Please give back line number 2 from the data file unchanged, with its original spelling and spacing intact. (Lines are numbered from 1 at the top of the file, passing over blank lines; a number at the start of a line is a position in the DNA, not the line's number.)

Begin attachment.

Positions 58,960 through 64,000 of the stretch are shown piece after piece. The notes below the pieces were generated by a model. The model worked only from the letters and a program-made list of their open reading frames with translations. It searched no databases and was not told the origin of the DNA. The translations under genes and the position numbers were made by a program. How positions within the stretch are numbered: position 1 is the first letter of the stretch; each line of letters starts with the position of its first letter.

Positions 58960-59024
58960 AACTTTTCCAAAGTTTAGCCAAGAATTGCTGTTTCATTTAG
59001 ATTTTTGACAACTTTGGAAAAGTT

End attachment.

Positions 58960-59024